This opinion will be unpublished and
                  may not be cited except as provided by
               Minn. Stat. § 480A.08, subd. 3 (1994)

                          State of Minnesota
                            in Court of Appeals

     Sandra M. Schwartz,


Commissioner of Economic Security,

Filed June 25, 1996


Short, Judge

Department of Economic Security

File Nos. 7450UCOP9

Sandra M. Schwartz, 10645 Mayfield Avenue North, Stillwater, MN 55082 (Pro
Se Relator)

Kent E. Todd, 390 North Robert Street, St. Paul, MN 55101 (for Respondent)

Considered and decided by Lansing, Presiding Judge, Kalitowski, Judge, and
Short, Judge.
                        Unpublished Opinion

SHORT, Judge (Department of Economic Security Rep. Lee Nelsen)

The Commissioner of Economic Security, by her representative, concluded
relator was overpaid reemployment benefits in 1994 and 1995. Before us on a
writ of certiorari, relator argues the employer's evidence of her earnings
was erroneous. We affirm.

When the Commissioner determines a claimant has received reemployment
benefits in error, those benefits must be returned to the Department. Minn.
Stat. §§ 268.10, subd. 2(4), 268.18, subd. 1 (Supp. 1995). Our
review of an overpayment determination is governed by the rules applicable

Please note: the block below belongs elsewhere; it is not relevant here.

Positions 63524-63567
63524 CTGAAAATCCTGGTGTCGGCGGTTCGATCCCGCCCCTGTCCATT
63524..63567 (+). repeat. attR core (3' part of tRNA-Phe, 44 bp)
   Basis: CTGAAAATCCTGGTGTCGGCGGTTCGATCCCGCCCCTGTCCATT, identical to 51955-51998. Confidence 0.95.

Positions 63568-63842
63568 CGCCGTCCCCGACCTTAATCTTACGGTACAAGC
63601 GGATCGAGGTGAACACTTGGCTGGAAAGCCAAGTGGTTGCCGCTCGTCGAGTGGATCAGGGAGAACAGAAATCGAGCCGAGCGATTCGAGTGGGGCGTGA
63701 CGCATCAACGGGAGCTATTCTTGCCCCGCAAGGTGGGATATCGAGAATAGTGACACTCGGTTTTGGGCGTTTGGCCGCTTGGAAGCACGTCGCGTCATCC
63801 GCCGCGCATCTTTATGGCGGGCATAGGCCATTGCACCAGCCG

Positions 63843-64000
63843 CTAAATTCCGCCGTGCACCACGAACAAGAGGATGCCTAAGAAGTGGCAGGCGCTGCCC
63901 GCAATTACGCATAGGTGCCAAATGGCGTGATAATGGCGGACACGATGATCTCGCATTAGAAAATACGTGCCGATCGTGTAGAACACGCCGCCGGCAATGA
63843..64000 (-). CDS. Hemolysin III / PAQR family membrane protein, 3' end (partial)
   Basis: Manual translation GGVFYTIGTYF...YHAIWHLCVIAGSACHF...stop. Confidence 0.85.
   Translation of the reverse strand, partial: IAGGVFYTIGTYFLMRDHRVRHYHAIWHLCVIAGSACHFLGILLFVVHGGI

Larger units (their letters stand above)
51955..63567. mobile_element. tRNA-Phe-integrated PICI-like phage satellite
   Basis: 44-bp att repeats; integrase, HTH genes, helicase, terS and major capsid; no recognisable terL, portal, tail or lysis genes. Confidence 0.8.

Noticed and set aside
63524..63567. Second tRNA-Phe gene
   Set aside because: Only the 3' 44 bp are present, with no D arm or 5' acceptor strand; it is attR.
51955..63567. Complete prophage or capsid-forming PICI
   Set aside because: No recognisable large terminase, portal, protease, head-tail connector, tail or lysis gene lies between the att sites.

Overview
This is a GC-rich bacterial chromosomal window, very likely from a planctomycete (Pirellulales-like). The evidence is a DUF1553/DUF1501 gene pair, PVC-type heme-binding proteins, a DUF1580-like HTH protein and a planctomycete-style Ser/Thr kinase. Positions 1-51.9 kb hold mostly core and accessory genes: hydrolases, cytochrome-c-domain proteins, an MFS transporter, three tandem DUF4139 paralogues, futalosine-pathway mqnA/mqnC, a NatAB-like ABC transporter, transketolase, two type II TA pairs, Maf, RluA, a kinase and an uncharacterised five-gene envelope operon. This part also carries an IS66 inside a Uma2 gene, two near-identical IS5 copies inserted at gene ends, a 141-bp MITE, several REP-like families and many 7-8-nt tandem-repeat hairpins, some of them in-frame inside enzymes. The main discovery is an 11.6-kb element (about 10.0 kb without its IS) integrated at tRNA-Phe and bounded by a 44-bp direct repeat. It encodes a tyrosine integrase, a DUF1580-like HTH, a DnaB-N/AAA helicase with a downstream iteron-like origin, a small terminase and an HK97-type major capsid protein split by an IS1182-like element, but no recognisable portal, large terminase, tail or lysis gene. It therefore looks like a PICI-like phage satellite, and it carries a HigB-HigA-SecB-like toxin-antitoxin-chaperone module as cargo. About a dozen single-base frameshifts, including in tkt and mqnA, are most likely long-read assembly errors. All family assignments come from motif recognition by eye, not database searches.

to appeals from other benefit determinations. Grewe v. Commissioner of
Economic Sec., 385 N.W.2d 894, 895 n. 1 (Minn. App. 1986) (citing Minn.
Stat. §𨵤.10, 268.18, subd. 1 (1982) ). Thus, appellate courts
must view the Commissioner's findings
        in the most favorable light * * * [and] where there
        is evidence reasonably tending to sustain them such
        findings will not be disturbed.

Olson v. Starkey, 259 Minn. 364, 374, 107 N.W.2d 386, 392-93 (1961).
We will not reweigh the evidence to determine where the preponderance lies,
but only examine the evidence to determine whether it reasonably supports
the Commissioner's decision. Nyberg v. R. N. Cardozo & Bro., 243
Minn. 361, 364, 67 N.W.2d 821, 823 (1954).

Relator argues the employer submitted incorrect statements of her earnings.
However, the record establishes:(1) relator failed to offer specific
evidence showing the employer's records as amended were incorrect; and (2)

the records originally submitted by the employer were amended to reflect
relator's argument that her work week began on Monday, rather than on
Sunday. Under these circumstances, the evidence reasonably tends to support
the Commissioner's finding that the Department overpaid relator's benefits
in 1994 and 1995.